The Official Baronage of England: Showing the Succession, Dignities, and Offices of Every Peer from 1066 to 1885, with Sixteen Hundred Illustrations, Volume 2

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Longmans, Green, 1886 - England
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1886 / - / 169
Volume 2 of 3

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Page 88 - Nothing could be more coarse or clumsy or ungracious than his outside. Two large prominent eyes that rolled about to no purpose (for he was utterly short-sighted), a wide mouth, thick lips, and inflated visage, gave him the air of a blind trumpeter.
Page 478 - Of all the men that ever I knew in my life (and I knew him extremely well), the late Duke of Marlborough possessed the Graces in the highest degree, not to say engrossed them ; and indeed he got the most by them ; for I will venture (contrary to the custom of profound historians, who always assign deep causes for great events) to ascribe the better half of the Duke of Marlborough's greatness and riches to those Graces. He was eminently illiterate...
Page 84 - He made a very ill appearance : he was very big : his hair red, hanging oddly about him : his tongue was too big for his mouth, which made him bedew all that he talked to : and his whole manner was rough and boisterous, and very unfit for a court.
Page 694 - Gules, on a bend between six cross crosslets fitchy, argent, an escutcheon or, charged with a demi-lion rampant pierced through the mouth with an arrow, within a double tressure, flory counter-flory of the first...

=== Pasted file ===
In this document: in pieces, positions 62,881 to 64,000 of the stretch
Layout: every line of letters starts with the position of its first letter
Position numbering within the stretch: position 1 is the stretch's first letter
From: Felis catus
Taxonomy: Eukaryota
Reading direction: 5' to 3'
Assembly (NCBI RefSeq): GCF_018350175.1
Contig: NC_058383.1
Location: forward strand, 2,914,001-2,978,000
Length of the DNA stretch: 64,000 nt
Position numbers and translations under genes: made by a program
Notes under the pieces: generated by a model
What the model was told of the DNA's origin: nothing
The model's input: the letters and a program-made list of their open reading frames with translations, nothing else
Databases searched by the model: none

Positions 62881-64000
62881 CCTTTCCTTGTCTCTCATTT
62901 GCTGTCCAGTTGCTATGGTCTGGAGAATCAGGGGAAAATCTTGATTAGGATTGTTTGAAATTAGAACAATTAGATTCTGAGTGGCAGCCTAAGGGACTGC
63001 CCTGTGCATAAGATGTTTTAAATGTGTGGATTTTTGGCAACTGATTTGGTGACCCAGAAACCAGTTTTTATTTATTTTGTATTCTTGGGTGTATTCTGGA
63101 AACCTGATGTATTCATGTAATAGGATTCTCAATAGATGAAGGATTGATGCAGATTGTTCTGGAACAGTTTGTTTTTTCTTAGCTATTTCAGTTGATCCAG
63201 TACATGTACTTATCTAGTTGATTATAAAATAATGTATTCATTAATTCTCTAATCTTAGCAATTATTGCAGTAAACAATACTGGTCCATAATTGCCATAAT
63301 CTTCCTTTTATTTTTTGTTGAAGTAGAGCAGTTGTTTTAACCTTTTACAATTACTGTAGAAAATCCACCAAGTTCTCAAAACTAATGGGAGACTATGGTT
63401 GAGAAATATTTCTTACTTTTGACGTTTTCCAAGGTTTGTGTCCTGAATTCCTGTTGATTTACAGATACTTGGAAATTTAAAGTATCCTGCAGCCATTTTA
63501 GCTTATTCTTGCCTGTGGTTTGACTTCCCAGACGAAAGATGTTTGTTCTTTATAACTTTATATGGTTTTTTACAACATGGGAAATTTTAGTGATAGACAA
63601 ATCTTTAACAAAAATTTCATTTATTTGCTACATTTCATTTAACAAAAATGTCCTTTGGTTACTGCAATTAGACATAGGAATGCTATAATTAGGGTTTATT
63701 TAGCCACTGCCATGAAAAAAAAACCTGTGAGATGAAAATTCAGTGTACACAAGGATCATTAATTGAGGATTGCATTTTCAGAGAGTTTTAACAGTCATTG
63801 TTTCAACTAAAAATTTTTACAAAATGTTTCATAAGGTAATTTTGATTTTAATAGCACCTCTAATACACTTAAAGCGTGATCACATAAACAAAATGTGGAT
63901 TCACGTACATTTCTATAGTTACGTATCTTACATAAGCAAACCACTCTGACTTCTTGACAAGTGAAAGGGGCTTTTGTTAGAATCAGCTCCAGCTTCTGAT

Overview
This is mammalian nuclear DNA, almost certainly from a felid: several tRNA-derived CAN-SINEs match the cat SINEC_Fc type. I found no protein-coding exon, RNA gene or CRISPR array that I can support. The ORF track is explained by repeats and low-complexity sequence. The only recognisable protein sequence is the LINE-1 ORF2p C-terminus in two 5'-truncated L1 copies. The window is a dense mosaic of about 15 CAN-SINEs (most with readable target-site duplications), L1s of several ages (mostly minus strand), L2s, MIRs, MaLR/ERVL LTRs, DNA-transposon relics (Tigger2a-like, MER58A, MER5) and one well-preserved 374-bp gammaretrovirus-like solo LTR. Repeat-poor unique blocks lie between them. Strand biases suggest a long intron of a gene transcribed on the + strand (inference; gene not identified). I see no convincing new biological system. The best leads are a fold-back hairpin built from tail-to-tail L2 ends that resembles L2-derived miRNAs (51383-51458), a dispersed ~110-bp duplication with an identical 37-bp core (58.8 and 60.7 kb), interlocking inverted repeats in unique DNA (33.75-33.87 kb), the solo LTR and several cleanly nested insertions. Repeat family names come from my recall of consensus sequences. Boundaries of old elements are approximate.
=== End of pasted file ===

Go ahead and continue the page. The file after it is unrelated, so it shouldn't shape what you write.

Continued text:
Page 478 - He had a most rich George in a sardonyx set with diamonds of very great value ; for the rest, very plain. I had not seen him for some years, and believed he might have forgotten me.
Page 214 - If no Genius could be discovered in the Lines of his Face, there was in them, an Expression of serene and passive Fortitude which could not be mistaken. His Profile bore, indeed, a very strong Resemblance to the Portraits of George the First, from whom, by his Mother, he descended. She was the natural Daughter of that Prince, by his Mistress, Madame...
Page 48 - Arlington's family and the sweet child made me behold all this with regret, though as the Duke of Grafton affects the sea, to which I find his father intends to use him, he may emerge a plain, useful and robust officer ; and, were he polished, a tolerable person ; for he is exceeding handsome, by far surpassing any of the King's other natural issue.
Page 555 - Or, a cross patonce sable surmounted by a bend gules, thereon another bend engrailed or, charged with three hand grenades sable, fired proper; over all a fess wavy azure, inscribed with the word "Trafalgar"' in letters of gold; a chief (of augmentation) wavy argent^ thereon waves of the sea, from which issuant in the centre a palm-tree between a disabled ship on the dexter, and a ruinous battery on the sinister, all proper ! !
Page 24 - Clarence) in body and prowess far under them both, little of stature, ill-featured of limbs, crook-backed, his left shoulder much higher than his right, hard favoured of visage...
Page 533 - A cubit arm couped below the elbow, the sleeve azure, cuffed and slashed argent, the hand grasping a stag's attire gules. SUPPORTERS — Dexter, a stag argent collared or; pendent from the collar a shield vert, charged with a horse's head couped argent, bridled or. SiiiMt«r, a greyhound sable collared or, pendent from the collar a shield gules, charged with a ducal coronet or. MOTTO —

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